Pages (from-to)1688-1694
Number of pages7
JournalOphthalmology
Volume108
Issue number9
DOIs
StatePublished - Sep 12 2001

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Myopia
Visual Acuity
Corneal Perforation
Mydriatics
Safety
Phase III Clinical Trials
Keratitis
Intraoperative Complications
Anterior Chamber
United States Food and Drug Administration

All Science Journal Classification (ASJC) codes

  • Ophthalmology

Cite this

Schanzlin, D. J., Abbott, R. L., Asbell, P. A., Assil, K. K., Burris, T. E., Durrie, D. S., ... Waring, G. O. (2001). Two-year outcomes of intrastromal corneal ring segments for the correction of myopia. Ophthalmology, 108(9), 1688-1694. https://doi.org/10.1016/S0161-6420(01)00692-3

Two-year outcomes of intrastromal corneal ring segments for the correction of myopia. / Schanzlin, David J.; Abbott, Richard L.; Asbell, Penny A.; Assil, Kerry K.; Burris, Terry E.; Durrie, Daniel S.; Fouraker, Bradley D.; Lindstrom, Richard L.; McDonald, James E.; Verity, Steven M.; Waring, George O.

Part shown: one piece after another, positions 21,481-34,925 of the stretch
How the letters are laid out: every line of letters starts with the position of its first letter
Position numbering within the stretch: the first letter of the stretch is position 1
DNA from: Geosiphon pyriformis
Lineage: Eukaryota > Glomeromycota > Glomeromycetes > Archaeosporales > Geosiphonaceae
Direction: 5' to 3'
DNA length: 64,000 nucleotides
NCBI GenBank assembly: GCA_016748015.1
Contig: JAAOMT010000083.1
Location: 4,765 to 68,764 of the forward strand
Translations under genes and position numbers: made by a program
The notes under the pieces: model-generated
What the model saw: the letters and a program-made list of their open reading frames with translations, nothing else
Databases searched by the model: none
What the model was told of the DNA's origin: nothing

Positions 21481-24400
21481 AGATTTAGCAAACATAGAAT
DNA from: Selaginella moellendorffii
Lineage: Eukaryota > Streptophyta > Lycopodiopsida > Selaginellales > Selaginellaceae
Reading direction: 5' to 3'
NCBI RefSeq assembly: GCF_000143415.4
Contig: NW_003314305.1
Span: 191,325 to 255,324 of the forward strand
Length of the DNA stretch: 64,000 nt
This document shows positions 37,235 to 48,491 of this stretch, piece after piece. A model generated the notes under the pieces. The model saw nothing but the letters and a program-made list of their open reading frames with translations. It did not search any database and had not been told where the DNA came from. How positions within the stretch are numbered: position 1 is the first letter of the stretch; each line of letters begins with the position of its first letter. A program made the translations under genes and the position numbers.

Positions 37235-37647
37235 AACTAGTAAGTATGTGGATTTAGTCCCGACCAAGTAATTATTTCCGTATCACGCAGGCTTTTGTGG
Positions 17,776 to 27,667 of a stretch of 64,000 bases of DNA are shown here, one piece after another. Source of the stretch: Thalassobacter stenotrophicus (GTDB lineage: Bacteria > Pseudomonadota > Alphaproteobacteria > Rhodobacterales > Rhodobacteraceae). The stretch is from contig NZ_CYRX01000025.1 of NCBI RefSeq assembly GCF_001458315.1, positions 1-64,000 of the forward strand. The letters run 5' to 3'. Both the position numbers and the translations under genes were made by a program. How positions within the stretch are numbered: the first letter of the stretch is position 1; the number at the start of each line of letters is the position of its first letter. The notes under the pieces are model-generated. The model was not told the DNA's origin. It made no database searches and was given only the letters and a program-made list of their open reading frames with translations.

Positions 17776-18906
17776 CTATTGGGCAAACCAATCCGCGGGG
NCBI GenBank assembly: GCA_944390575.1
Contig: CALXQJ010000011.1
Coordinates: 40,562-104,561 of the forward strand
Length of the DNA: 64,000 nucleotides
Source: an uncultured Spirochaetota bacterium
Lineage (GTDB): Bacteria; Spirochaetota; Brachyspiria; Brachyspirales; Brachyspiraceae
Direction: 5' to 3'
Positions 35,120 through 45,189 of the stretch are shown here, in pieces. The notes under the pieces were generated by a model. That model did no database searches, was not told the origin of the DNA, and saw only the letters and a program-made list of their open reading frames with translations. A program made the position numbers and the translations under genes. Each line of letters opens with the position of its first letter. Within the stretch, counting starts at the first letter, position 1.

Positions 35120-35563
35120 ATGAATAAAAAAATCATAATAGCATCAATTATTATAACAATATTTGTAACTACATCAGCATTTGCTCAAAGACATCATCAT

In: Ophthalmology, Vol. 108, No. 9, 12.09.2001, p. 1688-1694.

Research output: Contribution to journalArticle

Schanzlin, DJ, Abbott, RL, Asbell, PA, Assil, KK, Burris, TE, Durrie, DS, Fouraker, BD, Lindstrom, RL, McDonald, JE, Verity, SM & Waring, GO 2001, 'Two-year outcomes of intrastromal corneal ring segments for the correction of myopia', Ophthalmology, vol. 108, no. 9, pp. 1688-1694. https://doi.org/10.1016/S0161-6420(01)00692-3